to regulate temperature and light levels and to hide and retreat
from cage-mates or other threatening stimuli. There is considerable
evidence that mice are strongly motivated to build nests (Blom
1993; Sherwin 1996; 1997; van de Weerd et al., 1998), indicating
that this activity fulfils one of their most fundamental behavioural
Several products are commercially available, but hay, straw, shredded paper, wood chips and paper tissues are all useful. Paper towels can be left on the cage lid for the mice to energetically drag through the bars and chew into pieces to build a nest. If several materials are available, mice will generally build a composite nest (Figure 4). Although providing nesting material is easily and inexpensively achieved, it is one of the best and most versatile enrichments for mice kept in research institutions. Suitable nesting supply should be provided for all animals, although for cages with new-born young, materials that might entrap legs should be avoided [e.g., cotton wool, wood wool, shredded paper] and materials that absorb moisture as these can stick to wet pups and cause dehydration.
||Figure 4. A cup-shaped nest. In this study, the mice removed both types of bedding material offered to them in the containers, and built a composite nest.|
Mice are extremely active animals, yet the physical dimensions of a standard sized cage allow mice to move only a few body lengths in any one direction. This spatial restriction, in conjunction with a plentiful supply of food nearby, means that mice can quickly become overweight with a subsequent reduction in life-span. They demonstrate a strong motivation to gain access to additional space to that provided by a standard laboratory cage, even when this provides no further resources or enrichment (Sherwin and Nicol, 1997); this could be interpreted as the mice having a strong urge to escape standard laboratory conditions!
One method of providing an opportunity for increased activity is a running wheel (Figure 5). There is much evidence to suggest that providing a running wheel is of great benefit. Mice will work hard to gain access to a wheel, they prefer a wheel to an extended surrogate tunnel system, and there are many physiological and behavioural advantages related to welfare. Mice sometimes appear to play in running wheels. For example, they will grip the rungs of the wheel until they are carried around and around by the wheel's momentum. They will turn motorised wheels on and off. It has even been reported that mice prefer wheels that have been made into irregular shapes, or include hurdles to jump over (Sherwin 1998 a,b).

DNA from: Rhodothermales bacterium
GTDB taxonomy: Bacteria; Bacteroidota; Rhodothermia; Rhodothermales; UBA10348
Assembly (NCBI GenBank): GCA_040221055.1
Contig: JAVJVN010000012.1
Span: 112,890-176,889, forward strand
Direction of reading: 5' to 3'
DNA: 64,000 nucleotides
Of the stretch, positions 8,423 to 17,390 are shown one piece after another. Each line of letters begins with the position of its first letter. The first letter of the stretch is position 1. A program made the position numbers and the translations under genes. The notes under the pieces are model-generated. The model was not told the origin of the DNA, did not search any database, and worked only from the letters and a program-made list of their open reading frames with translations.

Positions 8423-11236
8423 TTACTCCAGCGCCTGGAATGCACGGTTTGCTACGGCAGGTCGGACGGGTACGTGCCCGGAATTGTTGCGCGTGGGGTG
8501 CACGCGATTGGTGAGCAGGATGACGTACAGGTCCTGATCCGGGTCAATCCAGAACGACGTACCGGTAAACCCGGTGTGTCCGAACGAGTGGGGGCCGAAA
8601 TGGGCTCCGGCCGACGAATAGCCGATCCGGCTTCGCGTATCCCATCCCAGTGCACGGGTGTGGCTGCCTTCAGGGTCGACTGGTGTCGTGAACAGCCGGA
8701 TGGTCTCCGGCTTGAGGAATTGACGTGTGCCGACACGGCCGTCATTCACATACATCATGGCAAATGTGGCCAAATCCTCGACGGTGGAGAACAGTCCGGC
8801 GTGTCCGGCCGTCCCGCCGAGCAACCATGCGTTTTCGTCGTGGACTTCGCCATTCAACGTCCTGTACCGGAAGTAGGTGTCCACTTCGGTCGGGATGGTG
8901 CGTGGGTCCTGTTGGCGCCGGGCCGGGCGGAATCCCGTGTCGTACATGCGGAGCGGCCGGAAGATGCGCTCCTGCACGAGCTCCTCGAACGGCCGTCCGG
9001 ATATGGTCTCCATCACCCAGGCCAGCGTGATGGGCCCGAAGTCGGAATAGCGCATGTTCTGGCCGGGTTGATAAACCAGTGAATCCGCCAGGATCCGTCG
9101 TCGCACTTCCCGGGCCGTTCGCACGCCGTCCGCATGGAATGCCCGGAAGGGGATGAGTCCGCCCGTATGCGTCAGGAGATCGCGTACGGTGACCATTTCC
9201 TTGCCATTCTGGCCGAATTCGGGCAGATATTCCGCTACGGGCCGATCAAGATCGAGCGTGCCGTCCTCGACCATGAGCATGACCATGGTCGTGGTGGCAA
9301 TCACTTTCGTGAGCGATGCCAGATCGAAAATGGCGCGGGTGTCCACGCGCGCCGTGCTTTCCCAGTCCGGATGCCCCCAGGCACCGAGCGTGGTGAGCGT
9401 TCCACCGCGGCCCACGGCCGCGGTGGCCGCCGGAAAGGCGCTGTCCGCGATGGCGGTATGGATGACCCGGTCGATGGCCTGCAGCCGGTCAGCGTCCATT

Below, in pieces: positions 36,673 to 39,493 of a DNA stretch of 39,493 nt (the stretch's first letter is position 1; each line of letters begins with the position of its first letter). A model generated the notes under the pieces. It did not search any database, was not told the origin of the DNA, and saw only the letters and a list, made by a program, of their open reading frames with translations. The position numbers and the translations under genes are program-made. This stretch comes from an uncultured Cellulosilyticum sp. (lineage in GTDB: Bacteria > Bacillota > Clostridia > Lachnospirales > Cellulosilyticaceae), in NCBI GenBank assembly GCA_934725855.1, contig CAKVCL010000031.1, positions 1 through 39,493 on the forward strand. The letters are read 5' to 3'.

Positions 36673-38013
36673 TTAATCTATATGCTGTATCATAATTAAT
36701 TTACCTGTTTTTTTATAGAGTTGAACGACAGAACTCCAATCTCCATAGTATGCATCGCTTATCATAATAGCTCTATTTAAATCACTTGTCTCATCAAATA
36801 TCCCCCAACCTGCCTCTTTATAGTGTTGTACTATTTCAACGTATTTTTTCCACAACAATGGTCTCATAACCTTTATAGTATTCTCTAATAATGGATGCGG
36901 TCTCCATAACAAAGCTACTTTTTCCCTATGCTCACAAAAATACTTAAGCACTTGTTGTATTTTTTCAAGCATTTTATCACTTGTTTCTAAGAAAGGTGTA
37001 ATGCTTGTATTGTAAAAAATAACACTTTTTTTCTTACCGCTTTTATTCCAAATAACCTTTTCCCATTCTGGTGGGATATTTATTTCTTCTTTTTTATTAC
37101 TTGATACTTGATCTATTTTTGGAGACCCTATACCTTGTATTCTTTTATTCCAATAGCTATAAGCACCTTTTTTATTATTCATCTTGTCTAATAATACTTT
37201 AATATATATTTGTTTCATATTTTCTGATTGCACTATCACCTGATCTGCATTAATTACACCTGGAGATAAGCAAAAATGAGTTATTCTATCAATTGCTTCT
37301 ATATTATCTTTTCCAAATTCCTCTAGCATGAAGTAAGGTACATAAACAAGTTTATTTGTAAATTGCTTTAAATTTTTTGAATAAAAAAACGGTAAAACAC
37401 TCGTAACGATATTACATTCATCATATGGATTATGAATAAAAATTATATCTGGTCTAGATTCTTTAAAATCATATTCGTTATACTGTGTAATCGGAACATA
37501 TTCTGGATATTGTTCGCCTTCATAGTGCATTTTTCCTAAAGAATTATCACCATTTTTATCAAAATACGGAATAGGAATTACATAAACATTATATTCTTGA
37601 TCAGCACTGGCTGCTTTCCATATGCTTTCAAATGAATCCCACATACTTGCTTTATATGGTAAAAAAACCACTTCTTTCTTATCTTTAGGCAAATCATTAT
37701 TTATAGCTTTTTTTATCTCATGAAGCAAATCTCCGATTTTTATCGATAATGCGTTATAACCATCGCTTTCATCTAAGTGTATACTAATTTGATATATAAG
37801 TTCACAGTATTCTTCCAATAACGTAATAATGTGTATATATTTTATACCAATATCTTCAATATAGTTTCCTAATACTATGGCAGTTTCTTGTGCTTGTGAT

Other methods can be utilised to encourage increased activity, even within the confines of a relatively small cage. Simple activity discs can be made relatively easily and cheaply (Figure 6; Animal Welfare Institute, 1979). Commercial pet companies manufacture "activity dishes" which resemble a miniature satellite dish set at an angle to rotate about a central axis (Figure 9). Climbing frames, ropes, pieces of string or chains all allow mice to climb. In addition, the bars of the cage-lid are used prodigiously; if taller cages are used, enrichments allowing access to the lid should be provided. For this reason, amongst others, cages with solid tops are not recommended.
Many wild rodents build
complex tunnel systems (Ellison, 1993; Schmid-Holmes, 2001). These
are used to escape predators (Blanchard et al., 1995) and presumably
for other comfort factors including thigmotaxis. Laboratory mice
who have never had the opportunity to dig tunnels will build these
within a few hours if a suitable substrate is provided (Sherwin,
personal observation; Figure 7). Unfortunately, providing mice
with the opportunity for tunnelling can make them rather difficult
to catch although they will often sleep in an attached cage that
leads to the tunnelling substrate. However, if regular handling
is not required, or naturalistic behaviour is desirable, several
centimetre deep, suitable substrate [e.g., damped peat with rocks
or fibrous bedding to support the tunnel system] provides for
almost instantaneous digging and some very entertaining mouse